A Volunteer's Transformation

I am from a very small town. Actually it is a village in the farming region of Michigan. Growing up I was faced with the stereotypical homeless depiction that most people in the United States are presented with. I had rarely even seen a destitute person in real life, let alone interacted with one. As you can imagine, based upon my background I was on edge when asked to be a part of this program.

Just like many others are, I was afraid of the unknown and I was flooded with uncertainty. This was rooted in not only my ignorance but in my own stage fright as well. Thoughts rushed to my brain such as, “What will they look or act like?” and, “Why would they want to listen to what some college kid had to say?” All of this was amplified the first time I walked down the pathway towards the building we taught in. However, as I got the first few lessons under my belt I became more comfortable with standing in front of strangers and speaking. After a while I began to think of this collection of people as more than just a unit. I noticed myself wondering about each of their unique situations as I peered into the audience and that is when my transformation began.

Over the next few Mondays I learned about the individuals that lived at Brookside Family Life Center. They became my friends and I looked forward to coming to see them as opposed to dreading teaching. Yet, there was a part of me that was anxious about returning each time because I had to see them leave the nest and venture out on their own, not knowing if I would ever see them again. This is when I realized I was developing caring and understanding for their special circumstances which made me more able to serve them. I took what I had found out and applied it to lessons which were directed towards their distinct needs and desires. Along with the growth and maturation of the program I also saw an increase in my empathy for others.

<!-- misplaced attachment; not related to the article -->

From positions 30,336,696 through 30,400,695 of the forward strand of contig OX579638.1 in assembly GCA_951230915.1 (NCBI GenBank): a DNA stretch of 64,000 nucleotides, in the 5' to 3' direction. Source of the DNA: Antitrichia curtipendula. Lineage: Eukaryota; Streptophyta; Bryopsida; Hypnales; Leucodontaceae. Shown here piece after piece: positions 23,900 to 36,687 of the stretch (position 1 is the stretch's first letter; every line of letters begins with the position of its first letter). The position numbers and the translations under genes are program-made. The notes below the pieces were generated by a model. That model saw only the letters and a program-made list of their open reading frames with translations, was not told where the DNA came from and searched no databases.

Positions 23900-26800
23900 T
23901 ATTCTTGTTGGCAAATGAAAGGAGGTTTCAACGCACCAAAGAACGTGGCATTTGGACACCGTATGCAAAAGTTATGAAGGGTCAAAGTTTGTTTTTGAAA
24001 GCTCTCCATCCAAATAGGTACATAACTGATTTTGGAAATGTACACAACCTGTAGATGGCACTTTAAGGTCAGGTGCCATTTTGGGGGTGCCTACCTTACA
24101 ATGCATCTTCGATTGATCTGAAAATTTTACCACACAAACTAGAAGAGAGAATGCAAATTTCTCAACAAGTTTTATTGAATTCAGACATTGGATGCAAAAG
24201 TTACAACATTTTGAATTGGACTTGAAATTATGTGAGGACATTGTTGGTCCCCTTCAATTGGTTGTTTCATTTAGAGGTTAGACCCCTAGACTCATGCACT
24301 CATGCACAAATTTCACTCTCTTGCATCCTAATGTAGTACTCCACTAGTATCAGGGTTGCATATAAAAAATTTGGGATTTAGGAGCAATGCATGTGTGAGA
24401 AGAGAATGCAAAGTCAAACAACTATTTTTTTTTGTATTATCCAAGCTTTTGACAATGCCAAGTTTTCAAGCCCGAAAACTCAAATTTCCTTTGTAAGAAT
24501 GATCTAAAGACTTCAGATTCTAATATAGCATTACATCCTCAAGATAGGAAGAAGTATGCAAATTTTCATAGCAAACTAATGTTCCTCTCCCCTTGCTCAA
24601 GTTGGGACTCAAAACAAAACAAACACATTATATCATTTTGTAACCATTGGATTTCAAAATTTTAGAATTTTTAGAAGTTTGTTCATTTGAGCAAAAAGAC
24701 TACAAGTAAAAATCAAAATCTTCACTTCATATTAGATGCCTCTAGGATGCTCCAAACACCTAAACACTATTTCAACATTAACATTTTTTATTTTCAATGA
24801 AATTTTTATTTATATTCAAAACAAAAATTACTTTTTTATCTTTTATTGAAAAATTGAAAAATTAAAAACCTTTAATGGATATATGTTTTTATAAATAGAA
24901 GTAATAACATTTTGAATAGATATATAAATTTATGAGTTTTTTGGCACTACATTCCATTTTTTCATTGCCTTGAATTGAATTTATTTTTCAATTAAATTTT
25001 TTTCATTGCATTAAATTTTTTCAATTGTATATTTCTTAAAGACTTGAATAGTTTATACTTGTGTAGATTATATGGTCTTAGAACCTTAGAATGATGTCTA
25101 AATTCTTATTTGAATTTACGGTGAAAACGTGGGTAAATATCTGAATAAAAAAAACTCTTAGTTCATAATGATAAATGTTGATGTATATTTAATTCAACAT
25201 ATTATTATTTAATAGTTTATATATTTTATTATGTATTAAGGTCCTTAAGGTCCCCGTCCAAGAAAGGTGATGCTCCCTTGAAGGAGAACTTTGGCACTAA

As much as it was our mission to empower these women to get back in the game of life, I feel they have done more to change me that I have in serving them. I could not have asked for a better, more life altering opportunity than what was presented to me at Brookside Family Life Center. I just hope that I can give back to one person a fraction of what has been dealt to me. If I were to go back and describe what I thought this experience would have been, my response would be simple. Most likely I’d have told you that I was going to go in and try to teach some homeless women how to better manage their money. However, through reflection I can say that this set of encounters has stemmed a personal evolution. It was a modification that involved a handful of women who were in a rough patch of life, and these amazing females single-handedly changed my life for the better.

With love, Shawnna